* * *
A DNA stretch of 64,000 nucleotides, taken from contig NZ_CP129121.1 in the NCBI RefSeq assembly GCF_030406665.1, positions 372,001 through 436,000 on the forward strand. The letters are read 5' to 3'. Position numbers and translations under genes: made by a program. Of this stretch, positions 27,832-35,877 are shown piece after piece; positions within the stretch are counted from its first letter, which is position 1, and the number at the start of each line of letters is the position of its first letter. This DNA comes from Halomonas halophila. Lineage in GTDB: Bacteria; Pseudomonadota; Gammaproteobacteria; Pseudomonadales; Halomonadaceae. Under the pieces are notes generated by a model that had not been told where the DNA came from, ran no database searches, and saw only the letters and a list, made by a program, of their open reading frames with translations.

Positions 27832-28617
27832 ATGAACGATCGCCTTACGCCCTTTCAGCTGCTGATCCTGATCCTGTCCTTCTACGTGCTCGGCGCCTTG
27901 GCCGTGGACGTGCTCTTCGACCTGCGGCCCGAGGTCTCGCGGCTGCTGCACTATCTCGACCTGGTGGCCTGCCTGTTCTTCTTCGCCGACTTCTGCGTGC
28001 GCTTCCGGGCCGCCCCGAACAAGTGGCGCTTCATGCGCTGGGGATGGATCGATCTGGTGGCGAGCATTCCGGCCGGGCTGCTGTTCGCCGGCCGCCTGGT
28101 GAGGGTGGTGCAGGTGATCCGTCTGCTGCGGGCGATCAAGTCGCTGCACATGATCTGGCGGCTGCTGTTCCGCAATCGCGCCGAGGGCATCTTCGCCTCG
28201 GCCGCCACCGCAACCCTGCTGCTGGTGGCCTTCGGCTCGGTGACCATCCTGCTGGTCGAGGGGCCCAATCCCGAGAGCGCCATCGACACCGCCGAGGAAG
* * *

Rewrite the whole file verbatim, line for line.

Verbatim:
A DNA stretch of 64,000 nucleotides, taken from contig NZ_CP129121.1 in the NCBI RefSeq assembly GCF_030406665.1, positions 372,001 through 436,000 on the forward strand. The letters are read 5' to 3'. Position numbers and translations under genes: made by a program. Of this stretch, positions 27,832-35,877 are shown piece after piece; positions within the stretch are counted from its first letter, which is position 1, and the number at the start of each line of letters is the position of its first letter. This DNA comes from Halomonas halophila. Lineage in GTDB: Bacteria; Pseudomonadota; Gammaproteobacteria; Pseudomonadales; Halomonadaceae. Under the pieces are notes generated by a model that had not been told where the DNA came from, ran no database searches, and saw only the letters and a list, made by a program, of their open reading frames with translations.

Positions 27832-28617
27832 ATGAACGATCGCCTTACGCCCTTTCAGCTGCTGATCCTGATCCTGTCCTTCTACGTGCTCGGCGCCTTG
27901 GCCGTGGACGTGCTCTTCGACCTGCGGCCCGAGGTCTCGCGGCTGCTGCACTATCTCGACCTGGTGGCCTGCCTGTTCTTCTTCGCCGACTTCTGCGTGC
28001 GCTTCCGGGCCGCCCCGAACAAGTGGCGCTTCATGCGCTGGGGATGGATCGATCTGGTGGCGAGCATTCCGGCCGGGCTGCTGTTCGCCGGCCGCCTGGT
28101 GAGGGTGGTGCAGGTGATCCGTCTGCTGCGGGCGATCAAGTCGCTGCACATGATCTGGCGGCTGCTGTTCCGCAATCGCGCCGAGGGCATCTTCGCCTCG
28201 GCCGCCACCGCAACCCTGCTGCTGGTGGCCTTCGGCTCGGTGACCATCCTGCTGGTCGAGGGGCCCAATCCCGAGAGCGCCATCGACACCGCCGAGGAAG